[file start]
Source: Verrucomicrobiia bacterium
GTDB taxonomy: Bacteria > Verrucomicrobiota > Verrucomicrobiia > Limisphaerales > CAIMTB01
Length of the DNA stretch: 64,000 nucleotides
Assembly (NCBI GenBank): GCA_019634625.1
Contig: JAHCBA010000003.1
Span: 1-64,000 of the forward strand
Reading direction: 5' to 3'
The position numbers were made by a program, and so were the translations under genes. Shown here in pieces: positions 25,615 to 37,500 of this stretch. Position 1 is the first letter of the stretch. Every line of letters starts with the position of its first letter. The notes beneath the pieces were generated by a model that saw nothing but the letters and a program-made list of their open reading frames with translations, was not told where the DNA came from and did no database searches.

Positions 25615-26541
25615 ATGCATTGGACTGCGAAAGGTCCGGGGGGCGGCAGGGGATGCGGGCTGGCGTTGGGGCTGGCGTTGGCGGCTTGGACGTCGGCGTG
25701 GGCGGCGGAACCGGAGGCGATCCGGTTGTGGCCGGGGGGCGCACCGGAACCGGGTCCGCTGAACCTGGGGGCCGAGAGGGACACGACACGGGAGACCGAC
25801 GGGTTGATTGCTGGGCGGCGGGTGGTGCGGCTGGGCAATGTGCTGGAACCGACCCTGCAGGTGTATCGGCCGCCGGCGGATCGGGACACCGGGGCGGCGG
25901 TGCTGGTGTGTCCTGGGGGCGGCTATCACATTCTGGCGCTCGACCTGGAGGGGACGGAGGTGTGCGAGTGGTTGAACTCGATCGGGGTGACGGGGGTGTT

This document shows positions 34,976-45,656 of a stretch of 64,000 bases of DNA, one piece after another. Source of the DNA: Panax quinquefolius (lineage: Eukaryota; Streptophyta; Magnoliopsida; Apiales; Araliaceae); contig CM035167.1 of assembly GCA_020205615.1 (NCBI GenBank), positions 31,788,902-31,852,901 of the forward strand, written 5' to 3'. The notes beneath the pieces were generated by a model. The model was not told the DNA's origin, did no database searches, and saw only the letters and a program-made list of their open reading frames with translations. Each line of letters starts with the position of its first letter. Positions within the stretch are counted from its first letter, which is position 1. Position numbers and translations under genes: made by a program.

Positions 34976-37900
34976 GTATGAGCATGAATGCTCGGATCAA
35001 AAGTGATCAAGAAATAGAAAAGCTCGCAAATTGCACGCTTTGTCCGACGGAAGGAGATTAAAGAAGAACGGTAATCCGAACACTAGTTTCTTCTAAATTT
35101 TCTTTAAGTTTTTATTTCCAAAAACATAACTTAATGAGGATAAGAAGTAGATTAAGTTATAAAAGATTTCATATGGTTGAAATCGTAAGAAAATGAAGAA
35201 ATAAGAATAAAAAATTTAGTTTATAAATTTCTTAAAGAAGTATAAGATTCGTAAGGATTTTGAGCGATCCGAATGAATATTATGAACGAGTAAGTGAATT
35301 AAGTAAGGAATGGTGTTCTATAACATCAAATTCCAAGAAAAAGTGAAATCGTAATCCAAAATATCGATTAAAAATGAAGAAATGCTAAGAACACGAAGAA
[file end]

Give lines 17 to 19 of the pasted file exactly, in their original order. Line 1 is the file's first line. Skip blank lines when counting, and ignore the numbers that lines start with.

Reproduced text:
35001 AAGTGATCAAGAAATAGAAAAGCTCGCAAATTGCACGCTTTGTCCGACGGAAGGAGATTAAAGAAGAACGGTAATCCGAACACTAGTTTCTTCTAAATTT
35101 TCTTTAAGTTTTTATTTCCAAAAACATAACTTAATGAGGATAAGAAGTAGATTAAGTTATAAAAGATTTCATATGGTTGAAATCGTAAGAAAATGAAGAA
35201 ATAAGAATAAAAAATTTAGTTTATAAATTTCTTAAAGAAGTATAAGATTCGTAAGGATTTTGAGCGATCCGAATGAATATTATGAACGAGTAAGTGAATT